I source the interviewees, write all my own questions and include two speed rounds to vary the pace and keep viewers engaged.

The interviews are conducted on Zoom in front of a live audience who can send their questions in via the chat function. I select some of these questions to weave into the interview.

For Get Into… Web Development, I approached Niamh because she had an unusual story: she taught herself. I wanted to highlight this as a viable route to paid coding work which may be an option for those who can’t access bootcamps or similar courses.

Topics we covered included:

  • How Niamh taught herself to code alongside a full-time job
  • Moving from learning to code to getting paid to code
  • Workplace mentoring and support
  • Which were better: Boyzone or Westlife…

We record the interviews and post them on YouTube after the event. You can watch Get Into… Web Development below:



FACT///.Coding Workshop Series With Suze Shardlow

March 2020 | University of Sussex, Brighton, UK

FACT///.Coding Workshop Series With Suze Shardlow

Following the talk I gave at their Symposium in November 2019, the lecturers at the University of Sussex invited me to create and deliver a series of three half-day coding workshops for them.

The workshop participants are Professors, PhDs and PhD candidates who have no coding experience, or are very rusty.

The brief was to:

  • Teach the basics of JavaScript and Python
  • Guide participants through using those languages in a practical way to create something interactive and relevant to the participants’ work

After bouncing some ideas off the client, I suggested we build a chatbot as the end product of the workshop series. The client has some data gathered during a project 30+ years ago which we are making accessible via the chatbot.

All the workshops are hands-on.

Workshop One (in early February 2020) focuses on the basics of JavaScript and Python.

Workshop Two (in late February 2020) focuses on building the bot in stages, gradually introducing intelligence.

Workshop Three (this one) concludes the build of the chatbot, increases the AI and brings in the original data from 1988 so we can chat with the subjects of the study.

Professor Rachel Thomson of the University of Sussex, who conducted the original research, has written a blog post about Workshop One.


FACT///.Coding Workshop Series With Suze Shardlow

February 2020 | University of Sussex, Brighton, UK

FACT///.Coding Workshop Series With Suze Shardlow

Following the talk I gave at their Symposium in November 2019, the lecturers at the University of Sussex invited me to create and deliver a series of three half-day coding workshops for them.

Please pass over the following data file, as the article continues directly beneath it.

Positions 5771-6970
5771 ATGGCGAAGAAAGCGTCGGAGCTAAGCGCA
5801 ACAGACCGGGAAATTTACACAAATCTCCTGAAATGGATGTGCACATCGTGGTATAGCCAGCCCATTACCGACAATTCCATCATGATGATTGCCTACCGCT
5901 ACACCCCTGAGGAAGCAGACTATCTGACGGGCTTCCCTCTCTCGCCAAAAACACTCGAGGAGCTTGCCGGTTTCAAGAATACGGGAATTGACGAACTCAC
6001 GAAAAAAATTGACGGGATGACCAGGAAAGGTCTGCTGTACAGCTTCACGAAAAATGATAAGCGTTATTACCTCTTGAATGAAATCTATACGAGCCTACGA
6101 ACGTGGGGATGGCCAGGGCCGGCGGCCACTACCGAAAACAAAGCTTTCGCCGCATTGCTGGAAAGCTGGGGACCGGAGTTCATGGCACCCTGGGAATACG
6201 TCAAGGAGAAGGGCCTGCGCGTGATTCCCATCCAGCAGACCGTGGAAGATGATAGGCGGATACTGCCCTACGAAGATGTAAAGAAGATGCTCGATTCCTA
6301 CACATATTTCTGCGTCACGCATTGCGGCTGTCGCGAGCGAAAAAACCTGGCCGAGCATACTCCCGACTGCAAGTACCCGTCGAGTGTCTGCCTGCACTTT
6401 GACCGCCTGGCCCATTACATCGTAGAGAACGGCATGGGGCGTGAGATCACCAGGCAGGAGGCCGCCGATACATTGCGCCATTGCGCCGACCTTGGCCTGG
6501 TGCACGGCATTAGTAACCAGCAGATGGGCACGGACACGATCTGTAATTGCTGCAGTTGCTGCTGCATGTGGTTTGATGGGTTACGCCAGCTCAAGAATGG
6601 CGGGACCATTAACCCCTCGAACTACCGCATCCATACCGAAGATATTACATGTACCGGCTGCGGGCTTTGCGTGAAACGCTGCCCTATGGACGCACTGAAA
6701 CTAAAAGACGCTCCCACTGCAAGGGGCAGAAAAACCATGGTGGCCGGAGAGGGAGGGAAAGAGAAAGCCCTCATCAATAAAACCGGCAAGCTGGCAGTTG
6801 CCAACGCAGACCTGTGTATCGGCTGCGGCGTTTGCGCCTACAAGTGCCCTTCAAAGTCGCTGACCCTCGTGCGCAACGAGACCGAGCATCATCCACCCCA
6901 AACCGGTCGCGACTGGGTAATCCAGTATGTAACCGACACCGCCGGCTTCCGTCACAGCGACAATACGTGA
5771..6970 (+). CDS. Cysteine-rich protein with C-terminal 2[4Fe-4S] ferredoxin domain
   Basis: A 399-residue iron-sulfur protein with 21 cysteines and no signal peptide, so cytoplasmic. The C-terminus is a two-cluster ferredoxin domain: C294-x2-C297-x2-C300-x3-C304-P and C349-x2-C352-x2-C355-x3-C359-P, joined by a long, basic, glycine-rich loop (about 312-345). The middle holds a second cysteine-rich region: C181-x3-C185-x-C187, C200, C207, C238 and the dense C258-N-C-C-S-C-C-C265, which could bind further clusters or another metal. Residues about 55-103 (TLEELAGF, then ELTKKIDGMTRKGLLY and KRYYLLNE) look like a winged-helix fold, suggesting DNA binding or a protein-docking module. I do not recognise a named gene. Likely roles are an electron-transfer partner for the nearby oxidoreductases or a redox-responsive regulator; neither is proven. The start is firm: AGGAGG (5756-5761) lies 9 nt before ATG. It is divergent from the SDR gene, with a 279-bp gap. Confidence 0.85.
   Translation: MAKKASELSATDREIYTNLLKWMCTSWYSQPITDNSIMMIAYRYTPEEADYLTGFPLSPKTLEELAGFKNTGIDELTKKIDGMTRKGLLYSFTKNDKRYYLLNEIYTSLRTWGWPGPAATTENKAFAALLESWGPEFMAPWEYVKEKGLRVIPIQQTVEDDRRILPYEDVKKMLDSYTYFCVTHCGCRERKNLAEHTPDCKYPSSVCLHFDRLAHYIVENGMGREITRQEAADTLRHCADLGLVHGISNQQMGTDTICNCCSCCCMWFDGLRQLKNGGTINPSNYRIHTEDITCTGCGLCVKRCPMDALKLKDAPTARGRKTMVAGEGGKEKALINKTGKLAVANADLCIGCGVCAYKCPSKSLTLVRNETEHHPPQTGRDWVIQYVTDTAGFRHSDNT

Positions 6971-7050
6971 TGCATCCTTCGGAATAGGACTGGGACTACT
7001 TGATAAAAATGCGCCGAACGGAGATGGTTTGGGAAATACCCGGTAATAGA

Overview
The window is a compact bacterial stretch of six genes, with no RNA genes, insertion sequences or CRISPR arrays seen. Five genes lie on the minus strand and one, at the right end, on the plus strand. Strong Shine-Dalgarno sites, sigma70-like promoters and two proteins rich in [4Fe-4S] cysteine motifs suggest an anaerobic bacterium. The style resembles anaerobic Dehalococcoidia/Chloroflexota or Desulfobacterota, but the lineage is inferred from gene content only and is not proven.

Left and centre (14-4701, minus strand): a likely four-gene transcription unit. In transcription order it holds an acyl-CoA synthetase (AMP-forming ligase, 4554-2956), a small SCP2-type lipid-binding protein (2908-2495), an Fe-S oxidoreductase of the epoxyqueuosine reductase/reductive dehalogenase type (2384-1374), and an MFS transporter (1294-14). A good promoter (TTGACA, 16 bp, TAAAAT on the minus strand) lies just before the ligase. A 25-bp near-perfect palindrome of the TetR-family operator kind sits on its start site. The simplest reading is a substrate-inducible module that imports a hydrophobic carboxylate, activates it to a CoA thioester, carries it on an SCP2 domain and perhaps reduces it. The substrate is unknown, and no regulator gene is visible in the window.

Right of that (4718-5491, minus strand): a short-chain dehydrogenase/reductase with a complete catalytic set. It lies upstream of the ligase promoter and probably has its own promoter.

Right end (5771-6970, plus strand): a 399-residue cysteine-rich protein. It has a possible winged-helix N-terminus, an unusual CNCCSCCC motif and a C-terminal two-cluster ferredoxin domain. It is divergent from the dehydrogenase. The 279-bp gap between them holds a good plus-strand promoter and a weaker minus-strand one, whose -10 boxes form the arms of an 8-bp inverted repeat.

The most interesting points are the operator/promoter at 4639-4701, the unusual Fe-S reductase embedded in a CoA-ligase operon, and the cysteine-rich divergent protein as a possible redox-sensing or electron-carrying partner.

The workshop participants are Professors, PhDs and PhD candidates who have no coding experience, or are very rusty.

The brief was to:

  • Teach the basics of JavaScript and Python
  • Guide participants through using those languages in a practical way to create something interactive and relevant to the participants’ work

After bouncing some ideas off the client, I suggested we build a chatbot as the end product of the workshop series. The client has some data gathered during a project 30+ years ago which we are making accessible via the chatbot.

All the workshops are hands-on.

Workshop One (in early February 2020) focuses on the basics of JavaScript and Python.

Workshop Two (this one) focuses on building the bot in stages, gradually introducing intelligence

Workshop Three (in March 2020) concludes the build of the chatbot, increases the AI and brings in the original data from 1988 so we can chat with the subjects of the study.

Professor Rachel Thomson of the University of Sussex, who conducted the original research, has written a blog post about Workshop One.


codebar monthlies

February 2020 | FutureGov, London, United Kingdom

Tech Conferences For The Uninitiated

codebar monthlies are for developers with 0-6 months’ coding experience.

After my talk on Hackathons For The Uninitiated in October 2019, codebar asked me to return in Q1 2020 to deliver a talk based on my blog post on Tech Conferences For The Uninitiated.

In April 2019 I attended my first tech conference as a software engineer and, by the end of the year, had attended more than 15 conferences and spoken at two of them.

In this talk, I advise on:

  • Deciding why to attend
  • Finding your tribe
  • Finding your level
  • Getting your ticket
  • Connecting with people beforehand
  • Figuring out your schedule
  • Deciding what to bring
  • Finding your space
  • Managing your expectations
  • Networking: approaching people you don’t know
  • Networking: keeping in touch

FACT///.Coding Workshop Series With Suze Shardlow

February 2020 | University of Sussex, Brighton, UK

FACT///.Coding Workshop Series With Suze Shardlow

Following the talk I gave at their Symposium in November 2019, the lecturers at the University of Sussex invited me to create and deliver a series of three half-day coding workshops for them.

The workshop participants are Professors, PhDs and PhD candidates who have no coding experience, or are very rusty.

The brief was to:

  • Teach the basics of JavaScript and Python
  • Guide participants through using those languages in a practical way to create something interactive and relevant to the participants’ work